Finally, the FPC holds that the current wording of Q2 may be criticized with good cause (sic!), but that it surely is not totally off-beat since it is also used by the UK Supreme Court. The FPC did not consider it appropriate to deviate from the current wording of Q2 in summary proceedings; this shall be subject to main proceedings at the FPC — and ultimately the Supreme Court (again).

In application of the current (retrospective) wording of Q2 (cf. p. 52, last para.), the judgment holds that Q2 is to be answered in the affirmative (accessibility given). However, I’m afraid the way the conclusion (and the analysis two paragraphs earlier) is phrased might well add to the confusion:

Q2 as it stands is not about accessibility of the replaced feature per se, but rather about accessibility of the same effect of the replaced feature. (‘Accessibility’ (Auffindbarkeit) is a very misleading term in the context of Q2 anyway, in my perception; ‘recognisability’ (Erkennbarkeit) would make more sense to me.)

Q3: Equal value?

The judgment holds that tolerances beyond a claimed range which are generally accepted in a certain field are covered by the claimed range, under the DoE:

In view of the evidence on file (a meanwhile replaced EMEA ‘Note for Guidance on Manufacture of the finished dosage form‘ (1995) and European Pharmacopoiea 10.0, 2.9.5), the judgment holds that an amount of 64.4% by weight of the active ingredient is well within the generally accepted tolerance (66% by weight); cf. ¶¶59-61. Q3 was thus answered in the negative.

Accordingly, the summary judgment holds that the patents in suit are infringed under the DoE. Interim injunctive relief was thus granted, but not to the extent of storage (‘Lagern’) and possession (‘Besitzen’); cf. p 60 (don’t be misled by the wrong marginal numbers). Further, defendant was ordered to recall the product from commercial customers within three days of receipt of the judgment; 24 hours as requested were considered too short.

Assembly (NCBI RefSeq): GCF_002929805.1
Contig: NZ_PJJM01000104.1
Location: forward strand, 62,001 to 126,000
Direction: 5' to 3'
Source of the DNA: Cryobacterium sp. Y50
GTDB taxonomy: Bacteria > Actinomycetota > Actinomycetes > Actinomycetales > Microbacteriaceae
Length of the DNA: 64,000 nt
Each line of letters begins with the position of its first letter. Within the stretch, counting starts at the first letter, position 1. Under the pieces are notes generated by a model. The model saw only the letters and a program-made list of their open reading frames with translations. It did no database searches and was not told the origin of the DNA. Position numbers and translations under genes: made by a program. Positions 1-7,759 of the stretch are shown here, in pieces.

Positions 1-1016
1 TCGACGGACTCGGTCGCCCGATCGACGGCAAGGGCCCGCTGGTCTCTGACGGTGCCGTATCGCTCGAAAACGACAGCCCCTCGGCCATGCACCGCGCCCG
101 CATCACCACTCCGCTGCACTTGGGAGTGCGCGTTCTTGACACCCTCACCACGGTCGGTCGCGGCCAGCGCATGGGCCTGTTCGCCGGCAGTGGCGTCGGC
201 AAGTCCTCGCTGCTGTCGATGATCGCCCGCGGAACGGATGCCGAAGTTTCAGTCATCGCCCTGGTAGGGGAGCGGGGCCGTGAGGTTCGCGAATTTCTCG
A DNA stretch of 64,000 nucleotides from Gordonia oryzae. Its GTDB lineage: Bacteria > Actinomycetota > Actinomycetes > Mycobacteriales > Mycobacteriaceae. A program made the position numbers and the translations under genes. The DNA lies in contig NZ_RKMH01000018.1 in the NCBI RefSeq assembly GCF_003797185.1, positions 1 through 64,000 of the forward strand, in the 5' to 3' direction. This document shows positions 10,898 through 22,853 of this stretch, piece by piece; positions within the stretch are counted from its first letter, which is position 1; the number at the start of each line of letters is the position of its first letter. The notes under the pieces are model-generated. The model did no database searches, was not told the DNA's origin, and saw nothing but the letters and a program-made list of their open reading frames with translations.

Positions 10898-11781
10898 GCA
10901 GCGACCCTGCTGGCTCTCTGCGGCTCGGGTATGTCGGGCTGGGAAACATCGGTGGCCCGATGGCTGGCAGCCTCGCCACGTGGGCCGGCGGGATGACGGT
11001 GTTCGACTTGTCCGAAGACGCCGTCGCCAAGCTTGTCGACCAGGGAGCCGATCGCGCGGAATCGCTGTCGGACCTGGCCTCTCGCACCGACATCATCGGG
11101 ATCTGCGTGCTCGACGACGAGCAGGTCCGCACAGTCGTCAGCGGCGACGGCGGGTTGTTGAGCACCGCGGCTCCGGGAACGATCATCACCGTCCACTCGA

As mentioned above, main proceedings are already pending.

Reported by Martin WILMING

BIBLIOGRAPHY

Case No. S2021_005:
Order of 19 August 2021 | ‘Deferasirox-Mepha’
Decision of 15 December 2021 | ‘Deferasirox-Mepha’

Novartis AG
./.
Mepha Pharma AG

Panel of Judges:

    • Dr. Mark SCHWEIZER
    • Dr. Tobias BREMI
    • Marco ZARDI

Judge-rapporteur:

    • Dr. Tobias BREMI

Court Clerk:

    • Susanne ANDERHALDEN

Representative(s) of Plaintiff:

Representative(s) of Defendant:

    • Andrea MONDINI (TIMES)
    • Dr. Andreas WELCH (Hepp Wenger Ryffel), assisting in patent matters

ORDER IN FULL

JUDGMENT IN FULL

PATENTS IN SUIT

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Infringement in Switzerland through globally accessible website

Reading time: 3 minutes

Case No. O2019_007 | Decision of 19 November 2021 | ‘Gene sequencing’

DISCLOSURE NOTICE: Hepp Wenger Ryffel is involved in this matter on behalf of the Defendant, Latvia MGI Tech SIA.
Illumina logo

Illumina Cambridge had sued Latvia MGI Tech for infringement of two patents, i.e. EP 1 530 578 B1 (cf. EPO Register and Swissreg) and EP 1 828 412 B2 (cf. EPO Register and Swissreg); ¶ 27.

In brief, the judgment holds that both patents are valid (EP 578: ¶ 33 et seqq; EP 412: ¶ 53 et seqq.) and infringed (EP 578: ¶ 84 et seqq; EP 412: ¶ 91 et seqq.).

MGI logo